Plane & Pilot
Tuesday, February 24, 2009

Improbable Pacer


A rebuilt classic in a class by itself


pacerThere are few aircraft type organizations in general aviation more enthusiastic than the Short Wing Piper Club. That’s, perhaps, ironic in view of the inexpensive prices of most short-wing Pipers. The compact, little two- to four-seaters are among the cheapest entry-level airplanes available. Many sell for less than $25,000, especially the minimalist Vagabond, Clipper and Colt. As the last of the non-Cub Piper taildraggers, the Pacer enjoys a similar price advantage. Even the last of the Pacers, the 1954 model, sells today (in stock configuration) for well under $20,000. The PA20 was introduced in 1950 as a follow-on to the Piper Clipper after Pan American World Airways claimed it owned the name “Clipper” (apparently ignoring the fact that hundreds of sailing ships in the 19th century were called “clippers”).

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pacerThere are few aircraft type organizations in general aviation more enthusiastic than the Short Wing Piper Club. That’s, perhaps, ironic in view of the inexpensive prices of most short-wing Pipers. The compact, little two- to four-seaters are among the cheapest entry-level airplanes available. Many sell for less than $25,000, especially the minimalist Vagabond, Clipper and Colt. As the last of the non-Cub Piper taildraggers, the Pacer enjoys a similar price advantage. Even the last of the Pacers, the 1954 model, sells today (in stock configuration) for well under $20,000. The PA20 was introduced in 1950 as a follow-on to the Piper Clipper after Pan American World Airways claimed it owned the name “Clipper” (apparently ignoring the fact that hundreds of sailing ships in the 19th century were called “clippers”).

The Pacer was technically approved as a four-seat machine with 115 to 135 hp Lycoming O-290 engines out front. As the name implies, the Pacer was the predecessor to the first production tri-gear airplanes from the Lock Haven, Pa., company: Piper’s four-place Tri-Pacer and two-seat Colt trainer. The short-wing Pipers were an attempt to improve on one of the few things the venerable PA18 Super Cub didn’t do well: cruise cross-country. The PA18’s big, fat USA-35B airfoil obviously provided gobs of lift, the better to leap off unimproved strips in ridiculously short distances, but the long wing also produced more drag. The Cub’s 178-square-foot wing spanned some 35 feet and 2 inches, and the short-wing Pipers did their job with three feet less span per side and 30 less square feet of area. For a given horsepower, the reduction of wetted area and drag helped generate at least another 15 knots of cruise. Pilots who didn’t need the Super Cub’s spectacular short-field performance were attracted to the more compact Piper.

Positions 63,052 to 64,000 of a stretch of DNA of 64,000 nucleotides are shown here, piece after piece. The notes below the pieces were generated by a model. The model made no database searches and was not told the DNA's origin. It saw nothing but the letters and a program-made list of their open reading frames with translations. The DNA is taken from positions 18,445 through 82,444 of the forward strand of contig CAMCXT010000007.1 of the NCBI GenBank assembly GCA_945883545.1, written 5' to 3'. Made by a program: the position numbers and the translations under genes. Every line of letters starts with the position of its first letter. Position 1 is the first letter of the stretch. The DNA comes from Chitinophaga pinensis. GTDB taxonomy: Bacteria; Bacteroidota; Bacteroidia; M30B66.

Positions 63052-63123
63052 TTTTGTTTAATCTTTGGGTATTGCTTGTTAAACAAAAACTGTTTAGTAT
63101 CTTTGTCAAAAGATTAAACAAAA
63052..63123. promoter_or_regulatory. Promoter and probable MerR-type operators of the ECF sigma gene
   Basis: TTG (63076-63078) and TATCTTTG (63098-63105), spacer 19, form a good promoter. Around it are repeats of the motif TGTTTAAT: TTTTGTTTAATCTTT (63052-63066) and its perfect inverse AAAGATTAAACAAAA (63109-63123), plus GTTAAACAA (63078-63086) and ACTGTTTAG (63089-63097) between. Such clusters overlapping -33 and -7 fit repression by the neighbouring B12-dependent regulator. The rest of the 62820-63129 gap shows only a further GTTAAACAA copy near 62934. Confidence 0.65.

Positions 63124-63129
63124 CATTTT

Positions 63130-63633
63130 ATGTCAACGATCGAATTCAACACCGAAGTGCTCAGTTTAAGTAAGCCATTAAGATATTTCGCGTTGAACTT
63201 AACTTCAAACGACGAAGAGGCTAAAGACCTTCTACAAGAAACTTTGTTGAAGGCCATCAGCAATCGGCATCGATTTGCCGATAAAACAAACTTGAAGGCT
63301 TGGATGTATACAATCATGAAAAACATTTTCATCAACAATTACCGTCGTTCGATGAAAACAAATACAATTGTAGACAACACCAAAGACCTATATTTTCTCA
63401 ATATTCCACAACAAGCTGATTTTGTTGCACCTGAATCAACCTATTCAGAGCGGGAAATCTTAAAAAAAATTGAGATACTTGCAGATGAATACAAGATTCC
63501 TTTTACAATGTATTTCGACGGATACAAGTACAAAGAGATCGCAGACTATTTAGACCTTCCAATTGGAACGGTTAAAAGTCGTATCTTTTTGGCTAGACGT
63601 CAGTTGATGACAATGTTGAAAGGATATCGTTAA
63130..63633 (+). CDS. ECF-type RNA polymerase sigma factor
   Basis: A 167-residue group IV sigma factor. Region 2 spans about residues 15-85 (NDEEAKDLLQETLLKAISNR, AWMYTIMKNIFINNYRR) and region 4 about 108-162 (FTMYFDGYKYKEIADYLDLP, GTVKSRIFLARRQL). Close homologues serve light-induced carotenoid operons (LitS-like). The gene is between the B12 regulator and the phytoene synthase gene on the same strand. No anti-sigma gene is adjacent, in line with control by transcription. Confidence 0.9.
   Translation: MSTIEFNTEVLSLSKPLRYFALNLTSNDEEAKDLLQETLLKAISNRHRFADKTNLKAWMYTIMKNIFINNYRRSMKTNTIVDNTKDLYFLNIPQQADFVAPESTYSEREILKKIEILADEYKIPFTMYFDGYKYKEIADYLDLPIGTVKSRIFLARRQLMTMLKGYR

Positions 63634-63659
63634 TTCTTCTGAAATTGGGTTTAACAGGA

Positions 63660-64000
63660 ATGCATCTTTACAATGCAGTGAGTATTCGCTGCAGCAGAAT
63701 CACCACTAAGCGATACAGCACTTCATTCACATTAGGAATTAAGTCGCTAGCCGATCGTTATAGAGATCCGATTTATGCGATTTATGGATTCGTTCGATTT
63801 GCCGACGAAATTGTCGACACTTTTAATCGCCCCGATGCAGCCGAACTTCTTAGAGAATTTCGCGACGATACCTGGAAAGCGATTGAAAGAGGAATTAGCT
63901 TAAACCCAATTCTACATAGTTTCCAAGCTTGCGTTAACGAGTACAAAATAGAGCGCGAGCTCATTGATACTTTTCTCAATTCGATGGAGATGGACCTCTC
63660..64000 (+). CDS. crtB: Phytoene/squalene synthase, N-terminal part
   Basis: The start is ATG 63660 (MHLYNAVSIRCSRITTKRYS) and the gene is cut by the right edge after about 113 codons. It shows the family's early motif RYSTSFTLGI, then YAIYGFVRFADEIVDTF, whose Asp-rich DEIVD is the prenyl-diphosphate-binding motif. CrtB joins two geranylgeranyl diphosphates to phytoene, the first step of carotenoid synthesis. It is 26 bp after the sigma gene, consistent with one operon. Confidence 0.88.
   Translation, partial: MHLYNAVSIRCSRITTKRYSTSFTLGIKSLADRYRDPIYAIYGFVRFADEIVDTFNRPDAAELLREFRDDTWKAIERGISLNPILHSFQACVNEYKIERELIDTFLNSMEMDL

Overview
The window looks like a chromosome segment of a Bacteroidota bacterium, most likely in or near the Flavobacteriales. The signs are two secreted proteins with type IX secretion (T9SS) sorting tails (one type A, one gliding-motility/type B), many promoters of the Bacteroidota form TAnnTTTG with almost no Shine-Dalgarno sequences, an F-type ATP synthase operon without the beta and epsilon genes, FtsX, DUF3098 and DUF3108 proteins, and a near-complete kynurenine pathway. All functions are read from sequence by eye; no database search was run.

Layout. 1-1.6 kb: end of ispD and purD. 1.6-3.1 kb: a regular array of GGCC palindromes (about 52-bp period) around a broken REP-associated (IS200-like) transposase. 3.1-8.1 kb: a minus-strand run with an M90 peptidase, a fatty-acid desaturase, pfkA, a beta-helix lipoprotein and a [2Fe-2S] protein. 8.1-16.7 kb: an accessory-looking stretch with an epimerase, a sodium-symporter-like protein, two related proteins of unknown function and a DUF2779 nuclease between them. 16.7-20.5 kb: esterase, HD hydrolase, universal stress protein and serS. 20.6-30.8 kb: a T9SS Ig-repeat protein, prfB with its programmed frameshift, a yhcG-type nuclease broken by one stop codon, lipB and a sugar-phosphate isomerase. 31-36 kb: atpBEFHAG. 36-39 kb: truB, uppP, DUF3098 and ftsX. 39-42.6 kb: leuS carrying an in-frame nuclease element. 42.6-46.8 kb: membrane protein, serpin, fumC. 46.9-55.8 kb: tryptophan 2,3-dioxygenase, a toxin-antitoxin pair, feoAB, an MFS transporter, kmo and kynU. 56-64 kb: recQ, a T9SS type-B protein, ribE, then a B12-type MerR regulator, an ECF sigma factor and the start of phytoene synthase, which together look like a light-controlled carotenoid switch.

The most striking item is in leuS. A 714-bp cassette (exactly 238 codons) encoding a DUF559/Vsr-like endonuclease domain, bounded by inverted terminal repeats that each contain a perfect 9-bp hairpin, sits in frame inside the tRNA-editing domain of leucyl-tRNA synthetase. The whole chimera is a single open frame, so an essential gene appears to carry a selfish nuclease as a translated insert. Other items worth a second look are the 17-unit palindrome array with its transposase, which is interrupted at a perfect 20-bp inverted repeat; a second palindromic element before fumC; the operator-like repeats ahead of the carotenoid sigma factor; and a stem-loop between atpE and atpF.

Frank Sperandeo of Fayetteville, Ark., is certainly one of the world’s strongest devotees of the short-wing Pipers. An A&P mechanic, authorized inspector and designated airworthiness representative (DAR) for the FAA, he has the mechanical expertise to repair and restore a variety of airplanes, and he also signs off newly constructed homebuilt projects for first flight. A pilot since the ’70s, Sperandeo began his personal aviation avocation by totally renovating a Piper Tri-Pacer, then stepped up to his present Pacer.

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Though Miss Pearl has been extensively modified and improved from its initial configuration, it maintains many of its original details.
As you may have guessed from Jim Lawrence’s photos, Sperandeo’s brilliant red and white Pacer is a definite cut above the average 56-year-old PA20. That’s partially because it’s the beneficiary of nearly five years of restoration, a complete rebuild from the ground up. Since acquiring the airplane in 1989, Sperandeo has dedicated nearly $40,000 and 4,200 hours of labor to the renovation of his 1953 Pacer, dubbed Miss Pearl.

Lavishing so much money and attention on an antique airplane hasn’t been without its rewards. In addition to winning Grand Champion at the Short Wing Piper Convention in 1995 and 2002, the A&P’s fully restored PA20 won Grand Champion at Sun ’n Fun (1995), Best Custom Classic at Oshkosh (1995) and the Oshkosh Charles Lindbergh Trophy for Best Customized Classic (2003). In addition, Sperandeo’s Pacer has won awards at virtually every other classic and antique aircraft show he has attended.



Labels: Piston SinglesSpecs

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